However, the main purpose of this interview question is to determine whether you can be a valuable addition to the company's team. The interviewer wants to know what prompted you to apply for the position, why this position is the right fit for you, and - most importantly - why you're the right fit for the company.

Knowing this, your main goal in formulating an answer to any of these specific phone interview questions should be to effectively highlight your knowledge about the company and how you can add value as an employee.

How to answer these types of phone interview questions

It's easy to answer this type of phone interview question when you know the correct response structure. Here's a framework to follow: 

1. Highlight what you know and what excites you about the company

When you're trying to explain why you're passionate about working for the company, you need more than surface-level details to create a compelling response. You need to conduct in-depth research into the company - and that requires something more than just reciting basic details from the firm's website.

Spend some time researching the company website, reviewing its services, information page, press release pages, and company blog to identify the organization's values, its revenue model, key personnel, and any topics or stories the business cares about right now. 

You could also use LinkedIn to find out if you have any first or second-level connections associated with the company and speak with them about the role and business to gain additional insight.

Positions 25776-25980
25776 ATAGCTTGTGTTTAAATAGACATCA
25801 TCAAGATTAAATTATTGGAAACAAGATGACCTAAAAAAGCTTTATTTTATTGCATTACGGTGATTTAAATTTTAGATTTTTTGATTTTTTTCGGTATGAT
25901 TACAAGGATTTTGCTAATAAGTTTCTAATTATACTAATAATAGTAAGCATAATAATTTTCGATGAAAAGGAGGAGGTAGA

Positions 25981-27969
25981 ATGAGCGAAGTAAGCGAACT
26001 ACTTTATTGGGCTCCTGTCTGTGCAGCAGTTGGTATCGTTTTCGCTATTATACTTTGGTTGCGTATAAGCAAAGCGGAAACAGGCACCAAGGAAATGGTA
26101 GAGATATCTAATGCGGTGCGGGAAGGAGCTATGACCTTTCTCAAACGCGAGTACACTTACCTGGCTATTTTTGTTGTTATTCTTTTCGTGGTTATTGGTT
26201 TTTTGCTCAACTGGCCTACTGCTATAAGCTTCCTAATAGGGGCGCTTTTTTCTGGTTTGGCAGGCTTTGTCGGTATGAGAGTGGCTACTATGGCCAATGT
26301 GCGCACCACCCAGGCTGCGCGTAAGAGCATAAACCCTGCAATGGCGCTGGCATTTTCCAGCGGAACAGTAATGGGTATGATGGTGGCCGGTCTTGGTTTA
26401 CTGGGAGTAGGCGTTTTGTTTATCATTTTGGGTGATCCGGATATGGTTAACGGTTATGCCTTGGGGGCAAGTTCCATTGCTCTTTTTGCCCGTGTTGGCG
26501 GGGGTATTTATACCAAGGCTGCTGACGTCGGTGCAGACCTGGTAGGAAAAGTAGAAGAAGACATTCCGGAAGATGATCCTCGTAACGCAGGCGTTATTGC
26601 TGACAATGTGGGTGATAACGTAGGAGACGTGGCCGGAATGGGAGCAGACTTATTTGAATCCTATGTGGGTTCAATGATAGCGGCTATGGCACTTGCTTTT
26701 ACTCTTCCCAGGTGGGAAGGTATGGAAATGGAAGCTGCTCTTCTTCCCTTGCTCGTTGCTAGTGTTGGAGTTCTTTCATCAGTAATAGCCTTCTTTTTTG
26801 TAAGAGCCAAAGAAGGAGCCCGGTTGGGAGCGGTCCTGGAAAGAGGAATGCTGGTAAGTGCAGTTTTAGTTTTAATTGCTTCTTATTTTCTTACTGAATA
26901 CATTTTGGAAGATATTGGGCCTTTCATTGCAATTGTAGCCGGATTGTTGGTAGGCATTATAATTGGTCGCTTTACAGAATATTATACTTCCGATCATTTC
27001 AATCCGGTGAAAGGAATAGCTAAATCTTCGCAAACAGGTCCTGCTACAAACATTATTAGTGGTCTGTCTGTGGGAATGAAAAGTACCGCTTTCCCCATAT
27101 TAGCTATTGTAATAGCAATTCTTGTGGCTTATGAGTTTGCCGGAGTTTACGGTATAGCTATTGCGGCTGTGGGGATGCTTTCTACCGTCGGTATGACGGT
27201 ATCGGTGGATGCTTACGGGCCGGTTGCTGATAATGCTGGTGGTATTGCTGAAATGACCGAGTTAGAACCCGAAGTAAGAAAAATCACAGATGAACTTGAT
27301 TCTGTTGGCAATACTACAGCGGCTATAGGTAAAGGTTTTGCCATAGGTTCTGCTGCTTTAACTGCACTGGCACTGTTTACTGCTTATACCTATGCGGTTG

To really impress, research the industry and competitors, to get a feel for the landscape and how the company fits into the bigger picture.

2. Relate your skills, experience, and achievements to the job description

Once you've shown off what you know about the company and why it appeals to you, it's time to sell why you're the right match for the job. There are two ways you can approach this.

You can focus on the skills that you bring to the table, which can be helpful if you're sliding into a similar industry or changing careers. Alternatively, you can focus on the relevant experiences and achievements that have brought you to this point in your career and can provide real value to the company. 

Make sure that this section of your response is tailored to the key requirements listed in the job description. And remember, this question only requires a career highlight reel of one or two examples. You will have plenty of opportunities to dive into more detail about your abilities during the interview.

3. Mention how this role aligns with your career path

Finally, highlight why a move to this job makes sense for your career path. While employers appreciate that staff move on from jobs, the interviewer wants to make sure that you've considered why the job makes sense for you right now and how it will continue to make sense in the future.

Ultimately, the interviewer will feel more comfortable investing in you if they feel that you will be there for the long haul, rather than using the role as a stepping stone to some other job.